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What is Syntax?

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WHAT IS SYNTAX?
Syntax is defined as a “branch of linguistics which studies the structure of sentences.” The word ‘syntax’ has its origin in Greek and literally means ‘putting together’ or ‘arrangement.’ Hence, it studies the structure and order of components within a sentence.
A sentence is the centre of the study of syntax. A sentence is a meaningful combination or arrangement of words, phrases & clauses. Words are the basic building blocks of sentences. In combination with other words, they form phrases to modify the meaning of the word. Different phrases come together to form a clause or clauses. And a clause or clauses come together to form a sentence.  Hence, the study of syntax implies the study of all these components i.e., words, phrases, clauses & sentences along with the rules and principles that govern their coming together meaningfully.


WORDS

A word is a minimal unit in a sentence. It combines with the other word to add meaning to the word. Words in a sentence have different roles to play and they are also identified with different categories. They are:
….
Noun (N): refers to a person, place, activity, thing or quality e.g. boy, girl, balloon, ideas, ice cream, candy, basketball, dam, exam etc.

Pronoun (Prn): replaces noun e.g. I, me, we, we, us, you, he, him, she, her, it, they, them etc.


Verb (V): denote action and tense e.g. eats, likes, play, pass, build, turn, write, attack, fall, burglarized etc.


Adjective (Adj): modifies nouns e.g. happy, big, colourless, green, wonderful, erudite, tall, beautiful etc.


Adverb (Adv): modifies verb or action e.g. carefully, slowly, very, never, again, luckily etc.


Determiner (D): fixes or delimits the meaning of the noun e.g. a, the, one, this, that etc.


Preposition (P): indicates the position or lace of a noun e.g. at, about, for, on, in onto, under, etc.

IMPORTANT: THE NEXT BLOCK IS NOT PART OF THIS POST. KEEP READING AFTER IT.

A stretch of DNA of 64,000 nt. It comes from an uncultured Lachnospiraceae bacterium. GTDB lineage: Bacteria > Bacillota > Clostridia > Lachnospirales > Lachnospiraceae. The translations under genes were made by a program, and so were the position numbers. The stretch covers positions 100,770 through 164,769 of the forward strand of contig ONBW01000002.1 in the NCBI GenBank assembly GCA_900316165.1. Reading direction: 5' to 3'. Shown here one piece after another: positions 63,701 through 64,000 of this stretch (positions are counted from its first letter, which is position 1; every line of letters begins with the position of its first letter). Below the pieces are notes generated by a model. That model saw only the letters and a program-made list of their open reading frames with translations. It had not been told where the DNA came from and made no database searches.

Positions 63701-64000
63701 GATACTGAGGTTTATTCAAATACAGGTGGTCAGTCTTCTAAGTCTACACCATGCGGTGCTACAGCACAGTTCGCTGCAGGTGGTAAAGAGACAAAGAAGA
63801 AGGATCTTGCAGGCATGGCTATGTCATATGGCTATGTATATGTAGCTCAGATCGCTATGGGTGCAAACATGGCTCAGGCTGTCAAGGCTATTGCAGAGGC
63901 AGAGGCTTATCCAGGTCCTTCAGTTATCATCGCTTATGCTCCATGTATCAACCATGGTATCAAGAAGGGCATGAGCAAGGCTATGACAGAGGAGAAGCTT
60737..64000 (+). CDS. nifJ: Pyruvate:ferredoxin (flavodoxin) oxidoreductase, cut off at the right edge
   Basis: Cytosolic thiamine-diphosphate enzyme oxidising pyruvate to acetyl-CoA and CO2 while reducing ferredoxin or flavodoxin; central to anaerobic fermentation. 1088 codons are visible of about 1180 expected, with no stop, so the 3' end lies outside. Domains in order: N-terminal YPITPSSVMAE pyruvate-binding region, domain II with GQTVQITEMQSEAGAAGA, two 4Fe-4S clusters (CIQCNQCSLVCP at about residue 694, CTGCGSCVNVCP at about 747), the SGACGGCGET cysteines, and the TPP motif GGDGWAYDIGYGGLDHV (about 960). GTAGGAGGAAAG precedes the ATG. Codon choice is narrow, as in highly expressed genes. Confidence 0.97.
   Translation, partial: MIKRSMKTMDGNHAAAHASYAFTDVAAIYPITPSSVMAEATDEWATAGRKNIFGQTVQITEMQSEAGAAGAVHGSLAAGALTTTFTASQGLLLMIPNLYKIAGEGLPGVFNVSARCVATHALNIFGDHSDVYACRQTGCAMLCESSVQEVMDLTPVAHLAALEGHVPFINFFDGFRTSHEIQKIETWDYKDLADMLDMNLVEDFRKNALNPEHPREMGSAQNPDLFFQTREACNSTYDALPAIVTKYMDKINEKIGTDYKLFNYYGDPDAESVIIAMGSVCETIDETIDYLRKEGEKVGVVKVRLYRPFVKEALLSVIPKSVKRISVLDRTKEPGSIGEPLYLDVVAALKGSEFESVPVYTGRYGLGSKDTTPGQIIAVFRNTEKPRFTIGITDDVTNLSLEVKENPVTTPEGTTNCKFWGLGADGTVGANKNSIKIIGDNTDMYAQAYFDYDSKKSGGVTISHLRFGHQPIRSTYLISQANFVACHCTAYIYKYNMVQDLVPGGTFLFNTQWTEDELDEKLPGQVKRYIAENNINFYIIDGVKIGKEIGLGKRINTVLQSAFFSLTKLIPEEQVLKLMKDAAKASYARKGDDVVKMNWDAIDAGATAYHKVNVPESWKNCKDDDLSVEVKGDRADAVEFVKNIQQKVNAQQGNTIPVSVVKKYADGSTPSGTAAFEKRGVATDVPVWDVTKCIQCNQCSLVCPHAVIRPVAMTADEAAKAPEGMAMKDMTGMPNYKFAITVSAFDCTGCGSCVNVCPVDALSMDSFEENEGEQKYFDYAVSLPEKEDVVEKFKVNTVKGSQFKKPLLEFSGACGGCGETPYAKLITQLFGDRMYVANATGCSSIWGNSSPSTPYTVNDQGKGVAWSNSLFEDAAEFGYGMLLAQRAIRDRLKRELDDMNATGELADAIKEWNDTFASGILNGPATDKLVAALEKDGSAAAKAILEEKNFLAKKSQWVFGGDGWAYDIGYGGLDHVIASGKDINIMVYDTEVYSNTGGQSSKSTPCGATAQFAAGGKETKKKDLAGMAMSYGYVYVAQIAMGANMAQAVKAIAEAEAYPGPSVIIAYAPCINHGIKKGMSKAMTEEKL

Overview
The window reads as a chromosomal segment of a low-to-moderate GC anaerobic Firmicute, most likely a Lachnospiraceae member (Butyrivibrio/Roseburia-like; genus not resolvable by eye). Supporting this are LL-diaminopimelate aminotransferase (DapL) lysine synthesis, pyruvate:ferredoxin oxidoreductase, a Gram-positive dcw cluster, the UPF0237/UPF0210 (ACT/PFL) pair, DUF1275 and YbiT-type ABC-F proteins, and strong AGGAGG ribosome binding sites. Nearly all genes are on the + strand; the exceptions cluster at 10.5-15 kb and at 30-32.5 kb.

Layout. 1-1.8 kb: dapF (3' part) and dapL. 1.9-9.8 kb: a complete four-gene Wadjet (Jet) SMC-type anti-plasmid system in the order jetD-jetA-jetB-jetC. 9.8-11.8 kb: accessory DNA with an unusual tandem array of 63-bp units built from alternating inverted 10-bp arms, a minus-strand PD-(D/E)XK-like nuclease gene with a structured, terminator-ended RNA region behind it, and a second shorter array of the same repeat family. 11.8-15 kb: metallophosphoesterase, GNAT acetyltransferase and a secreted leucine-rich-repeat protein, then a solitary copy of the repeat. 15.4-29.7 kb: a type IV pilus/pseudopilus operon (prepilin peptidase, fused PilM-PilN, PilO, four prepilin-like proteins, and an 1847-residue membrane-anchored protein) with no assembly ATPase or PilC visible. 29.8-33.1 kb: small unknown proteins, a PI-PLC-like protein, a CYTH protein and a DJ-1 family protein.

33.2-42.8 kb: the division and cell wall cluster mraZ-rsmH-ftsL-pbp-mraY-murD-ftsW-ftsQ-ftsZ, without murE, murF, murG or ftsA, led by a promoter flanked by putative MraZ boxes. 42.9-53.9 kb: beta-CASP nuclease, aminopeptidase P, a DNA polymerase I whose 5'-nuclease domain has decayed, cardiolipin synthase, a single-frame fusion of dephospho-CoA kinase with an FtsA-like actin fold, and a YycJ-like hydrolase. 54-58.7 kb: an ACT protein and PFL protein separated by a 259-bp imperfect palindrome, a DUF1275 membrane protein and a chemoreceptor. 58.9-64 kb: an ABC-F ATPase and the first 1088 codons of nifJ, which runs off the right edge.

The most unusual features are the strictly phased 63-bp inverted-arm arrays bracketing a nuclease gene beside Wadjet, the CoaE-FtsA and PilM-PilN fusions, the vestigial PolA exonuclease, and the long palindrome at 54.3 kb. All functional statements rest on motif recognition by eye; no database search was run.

PHRASES

A phrase is a meaningful group of words. Let’s consider an example- the word ‘sparrow’ indicates thousands of birds in the category of sparrows. If we add article ‘a’ before it like ‘a sparrow’ it indicates one among thousands of sparrows. With the addition of ‘the’ like ‘the sparrow’ means a specific sparrow that is known. Hence, the words come together to modify meaning & form a phrase. If we add a word from each of the word categories, their combination will give meaning to the string of the words.

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This exemplifies how words of different categories can be arranged to form a sentence. However, we cannot put the word order in any random way. If we put the sentence like: ‘Slowly flies the happy sparrow’, it still makes sense. Nevertheless, the other possibilities of altering word order may be nonsensical or meaningless. For example: ‘Happy flies slow sparrow’ or ‘sparrow happy slow the flies’.
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Therefore it is important to know that a phrase is not just a string of words but each phrase has its internal structure and sense group.

 

Phrase Types:

Each phrase has more than one word. Among them, one word is the ‘head word’. Words other than the ‘head word’ modify the meaning of the ‘head word’. The type of the phrase is determined by the category of the ‘head word’.